The email list is the bloggers link to followers and community. In years past it was the RSS Feed, but no longer. With the death of the Google Reader (and even before), it is much better for you to have your followers sign up with their emails. This allows many options for you to get your content right to their inboxes. If you are absolutely new to this and have 0 email subscribers, you will be starting off fresh. You will skip the step on importing the list and jump right to putting the subscribe box on your blog.
For those of you who have used Feedburner and are just moving it all over to Mailchimp, you’ll want to go to my post on exporting your Feedburner subscriber list. Once you’ve done this and have your list on your computer, then come on back and we’ll finish up with importing it to Mailchimp. Go ahead and do it now…I’ll wait! 😀
Go to your Mailchimp dashboard and click on LIST on the left hand sidebar. And then in the upper right corner you will see a pointer pointing to Create List. Click there.
First, give the list a Name: subscriber list, or Newsletter subscribers, or whatever you want to call it. Then you get to fill in the information that your followers will see when they RECEIVE your emails.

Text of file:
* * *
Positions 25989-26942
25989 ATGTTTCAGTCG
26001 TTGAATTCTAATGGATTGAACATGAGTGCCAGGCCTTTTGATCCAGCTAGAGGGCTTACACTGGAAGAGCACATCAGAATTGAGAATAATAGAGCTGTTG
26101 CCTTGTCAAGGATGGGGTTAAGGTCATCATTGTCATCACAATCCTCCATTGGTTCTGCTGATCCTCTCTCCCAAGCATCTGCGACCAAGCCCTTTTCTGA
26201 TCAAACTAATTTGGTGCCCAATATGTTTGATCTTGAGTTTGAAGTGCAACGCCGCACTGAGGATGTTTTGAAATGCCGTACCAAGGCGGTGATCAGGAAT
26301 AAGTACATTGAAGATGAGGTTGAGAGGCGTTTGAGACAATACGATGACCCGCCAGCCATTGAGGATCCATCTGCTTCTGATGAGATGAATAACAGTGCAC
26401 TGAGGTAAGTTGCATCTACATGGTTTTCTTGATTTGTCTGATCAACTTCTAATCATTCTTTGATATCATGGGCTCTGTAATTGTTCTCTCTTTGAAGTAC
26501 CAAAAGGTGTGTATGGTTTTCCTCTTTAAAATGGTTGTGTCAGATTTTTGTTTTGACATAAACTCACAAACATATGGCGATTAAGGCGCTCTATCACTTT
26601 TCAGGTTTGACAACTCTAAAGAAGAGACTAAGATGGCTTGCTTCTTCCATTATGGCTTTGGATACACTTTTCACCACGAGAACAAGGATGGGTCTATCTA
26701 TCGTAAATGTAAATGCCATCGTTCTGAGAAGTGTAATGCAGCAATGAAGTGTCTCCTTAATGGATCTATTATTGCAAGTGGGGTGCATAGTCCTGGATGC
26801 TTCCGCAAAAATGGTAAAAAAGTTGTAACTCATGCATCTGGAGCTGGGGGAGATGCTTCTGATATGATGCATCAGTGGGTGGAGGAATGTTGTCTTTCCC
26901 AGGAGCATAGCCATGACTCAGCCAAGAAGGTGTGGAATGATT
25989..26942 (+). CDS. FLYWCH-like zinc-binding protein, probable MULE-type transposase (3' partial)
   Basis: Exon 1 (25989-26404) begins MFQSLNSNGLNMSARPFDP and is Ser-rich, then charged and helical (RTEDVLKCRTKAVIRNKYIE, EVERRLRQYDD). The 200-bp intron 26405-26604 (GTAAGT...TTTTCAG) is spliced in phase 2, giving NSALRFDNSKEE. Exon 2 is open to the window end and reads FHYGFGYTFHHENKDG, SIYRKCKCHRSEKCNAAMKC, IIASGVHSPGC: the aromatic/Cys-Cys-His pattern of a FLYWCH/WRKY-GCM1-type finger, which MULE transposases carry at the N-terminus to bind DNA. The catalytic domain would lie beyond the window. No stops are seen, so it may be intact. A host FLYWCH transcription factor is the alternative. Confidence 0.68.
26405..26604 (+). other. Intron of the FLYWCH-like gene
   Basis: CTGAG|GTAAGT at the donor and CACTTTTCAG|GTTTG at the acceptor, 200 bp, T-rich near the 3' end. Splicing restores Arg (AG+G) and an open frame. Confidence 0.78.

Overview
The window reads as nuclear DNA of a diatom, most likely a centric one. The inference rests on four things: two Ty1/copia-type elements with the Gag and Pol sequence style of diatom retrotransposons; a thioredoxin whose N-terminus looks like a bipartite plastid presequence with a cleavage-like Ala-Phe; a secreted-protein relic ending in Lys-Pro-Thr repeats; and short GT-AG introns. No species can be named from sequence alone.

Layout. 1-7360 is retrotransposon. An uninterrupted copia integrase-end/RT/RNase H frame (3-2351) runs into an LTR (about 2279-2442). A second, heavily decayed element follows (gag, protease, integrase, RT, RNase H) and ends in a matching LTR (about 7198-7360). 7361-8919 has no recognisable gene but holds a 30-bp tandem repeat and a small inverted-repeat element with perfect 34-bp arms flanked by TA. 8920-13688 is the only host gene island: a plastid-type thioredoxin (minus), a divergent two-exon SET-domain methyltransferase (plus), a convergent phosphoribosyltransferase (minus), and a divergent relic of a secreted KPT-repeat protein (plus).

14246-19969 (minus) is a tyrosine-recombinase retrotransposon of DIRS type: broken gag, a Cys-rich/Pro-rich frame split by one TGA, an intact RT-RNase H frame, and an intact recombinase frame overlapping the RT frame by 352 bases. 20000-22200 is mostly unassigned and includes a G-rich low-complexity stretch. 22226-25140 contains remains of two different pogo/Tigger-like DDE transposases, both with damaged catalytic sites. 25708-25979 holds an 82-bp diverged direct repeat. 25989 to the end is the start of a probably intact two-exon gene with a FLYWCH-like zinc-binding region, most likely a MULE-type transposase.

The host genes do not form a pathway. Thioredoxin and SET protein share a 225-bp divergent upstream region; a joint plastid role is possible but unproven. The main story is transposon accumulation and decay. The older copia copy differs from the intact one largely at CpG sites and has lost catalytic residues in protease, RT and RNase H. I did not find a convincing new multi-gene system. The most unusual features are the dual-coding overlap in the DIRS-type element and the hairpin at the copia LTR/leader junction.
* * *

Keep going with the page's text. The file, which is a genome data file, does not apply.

- Put in your email in the “Default ‘from’ email” space (I use the email for my blog).
- The name you want to use as the sender in the “Default ‘from’ name” – I use Teaching What Is Good there.
- In the “Remind people” box, you want to say something like: “You are receiving this email because you signed up for my email subscription.”
Then double check the Blog name and address for accuracy and click how often you want to receive an email when someone new subscribes to your email list – and Save it.
Importing the list.
This part is easy peasy. You will now be on the Lists page, click on Add subscribers and there will be a dropdown box – click on Import subscribers.
At this point you have many options to choose from, most of which are a mystery to me. All you need to know is that you are going to click on the very first box:
Import from CSV or text box.